In its salad days of the ’60s, The Tropics housed the Congo Room steakhouse and underground Cellar Bar, which was popular with a number of celebrities who vacationed in Palm Springs, including Elvis Presley and members of the Rat Pack. The Reef now occupies the space where the Congo Room once was. (An adjoining restaurant space will soon be home to Evzin Mediterranean Cuisine.) Additionally, Snyder has brought more tiki events back to Palm Springs with his Tiki Caliente parties, which he’s thrown since 2008 at Caliente Tropics.

“I love this hotel,” Snyder said. “This is my dream home. I’ve always loved this place. I love the history here. The greatest gig in the world is being an owner of this bar in this historic tiki hotel. I get to sit in the tiki mecca of Palm Springs, which is the Caliente Tropics Hotel.”

OK, enough history lessons. Let’s drink.

It’s Saturday around 7 p.m. The bar is really filling up fast. It’s an eclectic mix of folks. Bar manager Brandon Glass shakes me up some cocktails while the guy next to me is telling me how he lives “right behind” the Jelly Belly factory.

I start with the Hot Hula Hibiscus, which is basically a spicy margarita variation with tequila, jalepeño and hibiscus syrup, giving the drink a slight floral note. It’s light, refreshing and well-balanced, with the right amount of heat—and it’s served in a kitschy-cool cactus glass.

Next, I try the Hemingway Daiquiri, a classic which The Reef honors nicely. The popular daiquiri variation, with grapefruit juice and maraschino liqueur, was supposedly created at the La Floridita bar in Cuba, for famed writer and imbiber Ernest Hemingway. This one is legit.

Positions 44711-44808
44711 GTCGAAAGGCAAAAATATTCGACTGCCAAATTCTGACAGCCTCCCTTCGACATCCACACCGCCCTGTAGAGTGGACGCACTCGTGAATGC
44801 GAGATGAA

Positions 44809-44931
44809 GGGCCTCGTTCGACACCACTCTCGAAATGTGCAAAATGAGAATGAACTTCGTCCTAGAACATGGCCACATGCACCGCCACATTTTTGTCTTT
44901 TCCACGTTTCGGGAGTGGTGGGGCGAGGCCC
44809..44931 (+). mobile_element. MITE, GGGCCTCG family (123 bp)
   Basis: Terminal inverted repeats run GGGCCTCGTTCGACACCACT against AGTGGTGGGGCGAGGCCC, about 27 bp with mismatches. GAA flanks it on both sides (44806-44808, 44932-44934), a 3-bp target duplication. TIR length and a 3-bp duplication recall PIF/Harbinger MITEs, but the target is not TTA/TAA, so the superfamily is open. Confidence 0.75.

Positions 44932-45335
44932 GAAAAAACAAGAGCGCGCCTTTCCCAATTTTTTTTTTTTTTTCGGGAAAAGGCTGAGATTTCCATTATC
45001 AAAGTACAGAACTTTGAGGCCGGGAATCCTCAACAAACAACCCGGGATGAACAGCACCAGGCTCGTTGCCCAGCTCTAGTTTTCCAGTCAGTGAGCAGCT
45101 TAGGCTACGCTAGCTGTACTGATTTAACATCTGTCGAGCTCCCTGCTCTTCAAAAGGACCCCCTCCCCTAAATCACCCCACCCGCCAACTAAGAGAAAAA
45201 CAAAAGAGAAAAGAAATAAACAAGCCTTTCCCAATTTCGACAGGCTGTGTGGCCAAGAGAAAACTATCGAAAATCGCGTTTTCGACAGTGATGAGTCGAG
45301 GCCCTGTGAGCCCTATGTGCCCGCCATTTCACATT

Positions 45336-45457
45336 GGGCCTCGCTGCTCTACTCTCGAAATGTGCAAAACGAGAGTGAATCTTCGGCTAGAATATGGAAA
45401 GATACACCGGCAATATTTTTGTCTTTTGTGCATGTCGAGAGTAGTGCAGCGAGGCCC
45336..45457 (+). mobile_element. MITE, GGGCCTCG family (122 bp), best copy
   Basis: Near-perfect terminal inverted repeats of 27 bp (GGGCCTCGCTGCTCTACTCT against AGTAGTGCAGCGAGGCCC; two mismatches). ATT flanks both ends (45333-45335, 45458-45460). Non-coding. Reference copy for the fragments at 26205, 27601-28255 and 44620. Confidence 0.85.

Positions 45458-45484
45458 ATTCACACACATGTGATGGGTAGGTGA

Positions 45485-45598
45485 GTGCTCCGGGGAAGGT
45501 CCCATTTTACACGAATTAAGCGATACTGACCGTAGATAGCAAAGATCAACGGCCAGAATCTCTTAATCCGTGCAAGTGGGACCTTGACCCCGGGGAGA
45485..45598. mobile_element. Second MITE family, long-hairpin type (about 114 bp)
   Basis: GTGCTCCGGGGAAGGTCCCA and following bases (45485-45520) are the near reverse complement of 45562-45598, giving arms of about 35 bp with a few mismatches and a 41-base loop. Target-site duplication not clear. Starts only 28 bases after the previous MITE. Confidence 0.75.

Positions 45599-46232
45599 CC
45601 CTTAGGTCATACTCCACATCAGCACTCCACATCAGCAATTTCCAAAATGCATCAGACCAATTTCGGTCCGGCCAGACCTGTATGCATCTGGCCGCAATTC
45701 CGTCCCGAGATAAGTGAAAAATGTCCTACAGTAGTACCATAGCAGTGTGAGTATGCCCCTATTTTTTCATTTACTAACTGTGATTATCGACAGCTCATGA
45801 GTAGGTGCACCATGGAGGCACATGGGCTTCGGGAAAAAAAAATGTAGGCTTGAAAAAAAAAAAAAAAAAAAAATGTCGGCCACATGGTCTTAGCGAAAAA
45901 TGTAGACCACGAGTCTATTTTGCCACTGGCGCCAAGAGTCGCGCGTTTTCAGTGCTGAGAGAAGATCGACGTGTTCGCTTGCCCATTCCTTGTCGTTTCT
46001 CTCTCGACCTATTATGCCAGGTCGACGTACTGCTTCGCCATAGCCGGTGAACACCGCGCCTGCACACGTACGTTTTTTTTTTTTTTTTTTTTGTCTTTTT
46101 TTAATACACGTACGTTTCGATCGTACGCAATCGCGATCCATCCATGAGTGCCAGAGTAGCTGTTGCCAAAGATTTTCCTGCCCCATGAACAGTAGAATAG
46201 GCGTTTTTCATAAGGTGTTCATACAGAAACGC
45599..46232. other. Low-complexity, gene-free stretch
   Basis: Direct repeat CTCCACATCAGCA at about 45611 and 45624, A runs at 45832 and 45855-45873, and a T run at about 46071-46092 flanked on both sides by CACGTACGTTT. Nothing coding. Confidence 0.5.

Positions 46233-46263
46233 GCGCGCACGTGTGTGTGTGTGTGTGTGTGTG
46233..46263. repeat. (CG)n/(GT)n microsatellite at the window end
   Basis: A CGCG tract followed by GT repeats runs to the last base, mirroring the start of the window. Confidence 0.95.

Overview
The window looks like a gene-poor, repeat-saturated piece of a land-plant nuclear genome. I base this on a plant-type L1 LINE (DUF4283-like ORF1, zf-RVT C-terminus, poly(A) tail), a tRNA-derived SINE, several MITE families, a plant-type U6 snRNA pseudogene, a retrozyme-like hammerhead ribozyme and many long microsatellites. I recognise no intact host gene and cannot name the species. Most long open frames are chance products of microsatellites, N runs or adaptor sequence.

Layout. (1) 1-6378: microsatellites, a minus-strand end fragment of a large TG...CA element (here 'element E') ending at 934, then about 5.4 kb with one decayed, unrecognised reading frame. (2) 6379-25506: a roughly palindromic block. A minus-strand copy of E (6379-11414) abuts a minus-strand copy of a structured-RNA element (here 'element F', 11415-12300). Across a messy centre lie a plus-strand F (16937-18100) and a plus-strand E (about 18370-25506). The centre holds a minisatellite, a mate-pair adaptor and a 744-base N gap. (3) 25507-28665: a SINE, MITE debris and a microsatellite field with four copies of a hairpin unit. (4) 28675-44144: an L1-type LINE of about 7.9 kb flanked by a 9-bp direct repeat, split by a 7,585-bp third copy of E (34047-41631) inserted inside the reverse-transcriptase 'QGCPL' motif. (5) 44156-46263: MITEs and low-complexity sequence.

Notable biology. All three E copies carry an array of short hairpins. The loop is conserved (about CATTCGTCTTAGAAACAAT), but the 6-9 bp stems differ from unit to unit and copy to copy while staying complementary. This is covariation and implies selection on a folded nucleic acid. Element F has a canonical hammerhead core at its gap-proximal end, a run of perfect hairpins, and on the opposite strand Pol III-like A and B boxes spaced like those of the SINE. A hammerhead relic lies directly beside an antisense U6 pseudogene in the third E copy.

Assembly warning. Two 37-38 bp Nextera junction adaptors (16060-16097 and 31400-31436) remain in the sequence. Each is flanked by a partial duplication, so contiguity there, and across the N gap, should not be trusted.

I finish with a frozen piña colada out of a slushy machine. Cocktail snobs would surely raise their noses in disdain at such a sight … but, damn, it’s delicious. I add a float of dark rum to the top, because, why not?

The Reef’s cocktail menu contains many tiki classics like the Mai Tai, Singapore Sling and Painkiller. However, The Reef doesn’t stock the high-end spirits that some cocktail bars in town do, and the bartenders don’t jigger-measure the drinks.

“Truly, it’s not about eyedroppers and super-accuracy as much as free-flowing fun and keeping it loose,” Snyder said. “I like to think of the bar as part of the show.

“The one part of tiki I don’t get these days is that somehow, tiki and mixology crossed. The pretentiousness of mixology, to me, in a lot of ways doesn’t mix with the ohana of tiki.”

History, fun, good drinks, great ambience and customer service … is The Reef a tiki bar or not? And does it even matter? I’ll leave that up to you to decide.

Patrick Johnson is a journalist and head bartender at Truss and Twine. He can be emailed at This email address is being protected from spambots. You need JavaScript enabled to view it.. Below: The Reef opened Feb. 4 inside the tiki-style Caliente Tropics Resort in Palm Springs. Photo by Patrick Johnson.

Published in Cocktails

The New York Company Restaurant Closes After Three-Plus Years

After more than three years in business, The New York Company Restaurant, at 1260 S. Palm Canyon Drive, in Palm Springs, has closed its doors for good.

“We know you enjoyed dining at The New York Company Restaurant,” said a note sent to the restaurant’s email list on April 25. “So, we want you to know that our last day serving our guests was at Sunday’s champagne Brunch on April 23rd. It was a great run while it lasted … three-plus years of spending wonderful evenings together. Our party is over despite all we could do to create success. We know that we will miss you!”

This closure saddened me for several reasons. For one thing, one of the finest meals I’ve had in the Coachella Valley occurred last year at The New York Company Restaurant. For another, I got to know some of the folks there due to the restaurant’s participation in the inaugural Palm Springs Craft Cocktail Week, during which New York Company bartender Joey Tapia won both the Audience Choice Award at the Palm Springs Craft Cocktail Championship, and top honors at the Non-Alcoholic Craft Cocktail Championship.